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Compliance & Precision News Round-Up - Issue 13

This issue covers:

LIA warnings over rough service lamps

The Lighting Industry Association has drawn attention to the fact that some retailers are offering special purpose lamps intended for rough service environments to consumers in an attempt to circumnavigate the EU phase out of inefficient lamps.

This is predominantly a market surveillance issue and the National Measurement Office, the body charged with policing the relevant regulations in the UK, has issued a document on this practice. This document highlights the fact that it is an offence to place on the market lamps which do not comply with the efficiency requirements laid out in Commission Regulation EC 244/2009. Special purpose lamps are exempt from aspects of these requirements.

The manufacturer needs to hold a technical file in which information is stored which can justify a company’s declaration that a lamp is special purpose. For a rough service lamp, examples of this kind of information might be detail of additional filament supports, vacuum lamp, single coil filament or many other different technical parameters considered by the lamp design team to constitute a rough service lamp.

A lamp being marketed as a rough service lamp is being declared by the manufacturer not to be suitable for household illumination.

The LIA supports the drive to introduce more efficient lighting whilst improving the quality of the lit environment and believe that the ErP Regulations being applied across all EU countries is an effective vehicle for achieving that by phasing out very energy inefficient lamps in favour of more energy efficient types. Genuine rough service lamps are intended to be used in industrial applications and as well as costing considerably more to run than an energy efficient lamp they also provide, because of their design, a lower level of light than their equivalent household incandescent lamp.

The NMO has indicated in its statement that they will carry out market surveillance to enforce the Regulations and will check the labelling for conformity but also have the power to request copies of the Technical Files kept by the manufacturers which should detail the design parameters which support the case for labelling these lamps as special purpose.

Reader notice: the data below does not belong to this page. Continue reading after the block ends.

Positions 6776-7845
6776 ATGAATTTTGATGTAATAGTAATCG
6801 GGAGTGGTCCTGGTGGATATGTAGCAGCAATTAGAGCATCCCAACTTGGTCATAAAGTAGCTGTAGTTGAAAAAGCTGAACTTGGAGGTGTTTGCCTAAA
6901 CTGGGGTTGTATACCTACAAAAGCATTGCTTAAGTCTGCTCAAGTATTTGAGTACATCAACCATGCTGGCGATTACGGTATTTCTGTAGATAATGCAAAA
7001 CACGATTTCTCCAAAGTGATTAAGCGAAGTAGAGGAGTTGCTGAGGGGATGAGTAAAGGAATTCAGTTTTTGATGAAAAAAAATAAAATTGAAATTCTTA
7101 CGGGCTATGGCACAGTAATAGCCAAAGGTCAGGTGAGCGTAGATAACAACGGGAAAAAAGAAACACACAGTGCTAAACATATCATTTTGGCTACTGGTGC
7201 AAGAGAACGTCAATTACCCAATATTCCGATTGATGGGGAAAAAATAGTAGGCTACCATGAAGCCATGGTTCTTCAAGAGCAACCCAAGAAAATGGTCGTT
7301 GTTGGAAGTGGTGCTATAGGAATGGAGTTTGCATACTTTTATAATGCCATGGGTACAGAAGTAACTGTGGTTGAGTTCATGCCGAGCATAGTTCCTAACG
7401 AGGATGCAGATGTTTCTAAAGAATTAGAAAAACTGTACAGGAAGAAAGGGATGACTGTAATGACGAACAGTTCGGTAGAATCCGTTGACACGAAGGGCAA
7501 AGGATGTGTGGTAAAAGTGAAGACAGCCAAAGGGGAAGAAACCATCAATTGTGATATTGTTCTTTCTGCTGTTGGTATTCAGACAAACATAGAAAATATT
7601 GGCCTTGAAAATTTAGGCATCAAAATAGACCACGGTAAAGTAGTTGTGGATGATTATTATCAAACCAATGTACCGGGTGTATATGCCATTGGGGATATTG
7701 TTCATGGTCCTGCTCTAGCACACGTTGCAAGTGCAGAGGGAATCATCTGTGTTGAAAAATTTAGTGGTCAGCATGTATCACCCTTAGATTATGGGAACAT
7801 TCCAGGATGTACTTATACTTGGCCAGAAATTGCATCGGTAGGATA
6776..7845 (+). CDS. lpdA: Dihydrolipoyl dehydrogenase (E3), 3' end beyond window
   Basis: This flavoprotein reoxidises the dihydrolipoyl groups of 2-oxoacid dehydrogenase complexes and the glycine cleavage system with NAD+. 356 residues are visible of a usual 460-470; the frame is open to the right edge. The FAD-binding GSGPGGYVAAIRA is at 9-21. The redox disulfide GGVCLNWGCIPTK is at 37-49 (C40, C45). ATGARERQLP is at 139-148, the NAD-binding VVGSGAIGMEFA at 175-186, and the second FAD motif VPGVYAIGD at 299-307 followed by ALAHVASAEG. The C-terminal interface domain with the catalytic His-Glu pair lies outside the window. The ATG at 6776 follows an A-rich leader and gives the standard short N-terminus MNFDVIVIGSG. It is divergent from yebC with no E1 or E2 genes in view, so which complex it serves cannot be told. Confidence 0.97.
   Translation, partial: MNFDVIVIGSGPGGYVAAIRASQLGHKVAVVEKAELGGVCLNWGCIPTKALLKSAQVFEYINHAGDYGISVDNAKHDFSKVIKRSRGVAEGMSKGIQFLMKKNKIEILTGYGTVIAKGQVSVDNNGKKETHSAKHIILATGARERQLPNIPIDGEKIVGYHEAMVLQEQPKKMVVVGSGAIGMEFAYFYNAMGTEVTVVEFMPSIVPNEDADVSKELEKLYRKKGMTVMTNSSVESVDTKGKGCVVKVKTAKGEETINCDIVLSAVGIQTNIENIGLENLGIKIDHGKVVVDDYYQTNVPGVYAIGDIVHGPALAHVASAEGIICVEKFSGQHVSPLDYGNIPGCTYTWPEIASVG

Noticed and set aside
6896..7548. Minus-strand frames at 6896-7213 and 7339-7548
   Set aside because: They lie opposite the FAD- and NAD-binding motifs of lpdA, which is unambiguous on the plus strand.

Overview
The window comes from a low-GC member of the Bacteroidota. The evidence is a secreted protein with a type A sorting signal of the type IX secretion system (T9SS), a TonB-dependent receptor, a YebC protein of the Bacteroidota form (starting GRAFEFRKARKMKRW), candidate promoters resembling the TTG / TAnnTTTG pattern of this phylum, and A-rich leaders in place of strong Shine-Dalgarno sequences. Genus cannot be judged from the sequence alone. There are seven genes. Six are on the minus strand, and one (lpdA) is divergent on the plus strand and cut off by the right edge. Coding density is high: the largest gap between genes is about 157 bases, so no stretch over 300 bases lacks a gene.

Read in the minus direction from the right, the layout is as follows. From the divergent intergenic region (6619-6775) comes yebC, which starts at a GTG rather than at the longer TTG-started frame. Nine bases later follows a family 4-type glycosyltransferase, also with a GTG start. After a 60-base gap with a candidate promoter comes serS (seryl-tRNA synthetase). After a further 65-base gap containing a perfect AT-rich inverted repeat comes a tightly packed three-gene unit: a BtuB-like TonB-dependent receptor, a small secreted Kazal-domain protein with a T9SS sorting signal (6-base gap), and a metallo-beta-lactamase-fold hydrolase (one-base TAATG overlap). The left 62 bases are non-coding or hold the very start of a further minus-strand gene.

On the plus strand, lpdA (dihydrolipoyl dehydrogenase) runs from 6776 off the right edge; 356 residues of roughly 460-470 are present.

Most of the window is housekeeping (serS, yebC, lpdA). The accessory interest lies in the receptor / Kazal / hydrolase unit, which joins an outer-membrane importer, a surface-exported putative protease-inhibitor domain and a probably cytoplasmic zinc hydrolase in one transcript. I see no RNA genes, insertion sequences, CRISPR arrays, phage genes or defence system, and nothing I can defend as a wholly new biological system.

More details at www.lightingassociation.com

Institute of Measurement annual lecture

The Institute of Measurement and Control hosts its annual lecture and learned awards evening later this month (Thursday 18th October).

The event at the Glaziers Hall (The Worshipful Company of Scientific Instrument Makers), Southwark, London includes a lecture on the necessity of measurement by Professor Graham Machin, NPL Fellow, FInstP, FInstMC .

The presentation will highlight that, in everyday life people take measurement for granted, but good measurement is essential for the functioning of modern society. The lecture will therefore examine the importance of reliable measurement and will give some emphasis on the necessity for reliable temperature measurement.

The event begins at 6.00pm and further details are available at www.instmc.org.uk

Monitoring of electrical equipment in nuclear plants

The IEC and the IEEE have jointly published new international guidelines for the condition monitoring of electrical equipment that performs vital nuclear power plant safety functions.

The series of international standards and guidelines, IEC/IEEE 62582, Nuclear power plants -Instrumentation and control important to safety—Electrical equipment condition monitoring methods,is intended for use by nuclear power plant operators, system evaluators, test laboratories, and licensees of nuclear power plants.

Included is the condition monitoring of electrical cables, which not only provide power needed to operate electrical equipment in nuclear power plants but also transmit signals to and from the various instrumentation and control equipment that performs safety and accident mitigation functions.

Condition monitoring can also provide specific information on the status of degradation of equipment due to ageing or the physical integrity and dielectric strength of the insulation and jacket materials of cables.

The organisations have also published three affiliated standards detailing specific techniques that can be used to perform the condition monitoring evaluations.